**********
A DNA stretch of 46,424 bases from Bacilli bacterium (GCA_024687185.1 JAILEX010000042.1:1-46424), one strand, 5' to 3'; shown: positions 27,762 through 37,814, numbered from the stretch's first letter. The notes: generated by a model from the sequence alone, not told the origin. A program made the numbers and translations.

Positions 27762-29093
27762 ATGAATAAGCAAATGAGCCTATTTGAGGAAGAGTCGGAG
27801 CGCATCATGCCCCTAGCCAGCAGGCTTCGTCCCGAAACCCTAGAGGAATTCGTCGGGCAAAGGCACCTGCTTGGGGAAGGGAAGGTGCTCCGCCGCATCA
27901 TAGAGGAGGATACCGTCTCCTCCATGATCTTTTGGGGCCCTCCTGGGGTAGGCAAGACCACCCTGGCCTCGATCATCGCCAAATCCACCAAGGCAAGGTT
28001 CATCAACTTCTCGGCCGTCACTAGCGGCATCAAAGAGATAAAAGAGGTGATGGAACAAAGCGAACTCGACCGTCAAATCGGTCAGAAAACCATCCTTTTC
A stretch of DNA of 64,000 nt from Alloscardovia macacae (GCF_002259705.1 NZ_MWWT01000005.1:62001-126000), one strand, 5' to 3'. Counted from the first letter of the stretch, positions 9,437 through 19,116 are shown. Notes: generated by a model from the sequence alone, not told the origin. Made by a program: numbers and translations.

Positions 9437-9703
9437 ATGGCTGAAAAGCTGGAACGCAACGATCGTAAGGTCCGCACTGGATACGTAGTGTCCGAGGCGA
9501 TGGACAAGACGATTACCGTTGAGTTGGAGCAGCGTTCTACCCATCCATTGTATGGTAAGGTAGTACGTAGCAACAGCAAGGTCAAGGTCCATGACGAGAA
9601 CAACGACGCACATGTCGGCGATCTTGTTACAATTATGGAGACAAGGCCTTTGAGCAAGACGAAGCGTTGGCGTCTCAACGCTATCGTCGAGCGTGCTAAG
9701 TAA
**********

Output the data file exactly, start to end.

A DNA stretch of 46,424 bases from Bacilli bacterium (GCA_024687185.1 JAILEX010000042.1:1-46424), one strand, 5' to 3'; shown: positions 27,762 through 37,814, numbered from the stretch's first letter. The notes: generated by a model from the sequence alone, not told the origin. A program made the numbers and translations.

Positions 27762-29093
27762 ATGAATAAGCAAATGAGCCTATTTGAGGAAGAGTCGGAG
27801 CGCATCATGCCCCTAGCCAGCAGGCTTCGTCCCGAAACCCTAGAGGAATTCGTCGGGCAAAGGCACCTGCTTGGGGAAGGGAAGGTGCTCCGCCGCATCA
27901 TAGAGGAGGATACCGTCTCCTCCATGATCTTTTGGGGCCCTCCTGGGGTAGGCAAGACCACCCTGGCCTCGATCATCGCCAAATCCACCAAGGCAAGGTT
28001 CATCAACTTCTCGGCCGTCACTAGCGGCATCAAAGAGATAAAAGAGGTGATGGAACAAAGCGAACTCGACCGTCAAATCGGTCAGAAAACCATCCTTTTC
A stretch of DNA of 64,000 nt from Alloscardovia macacae (GCF_002259705.1 NZ_MWWT01000005.1:62001-126000), one strand, 5' to 3'. Counted from the first letter of the stretch, positions 9,437 through 19,116 are shown. Notes: generated by a model from the sequence alone, not told the origin. Made by a program: numbers and translations.

Positions 9437-9703
9437 ATGGCTGAAAAGCTGGAACGCAACGATCGTAAGGTCCGCACTGGATACGTAGTGTCCGAGGCGA
9501 TGGACAAGACGATTACCGTTGAGTTGGAGCAGCGTTCTACCCATCCATTGTATGGTAAGGTAGTACGTAGCAACAGCAAGGTCAAGGTCCATGACGAGAA
9601 CAACGACGCACATGTCGGCGATCTTGTTACAATTATGGAGACAAGGCCTTTGAGCAAGACGAAGCGTTGGCGTCTCAACGCTATCGTCGAGCGTGCTAAG
9701 TAA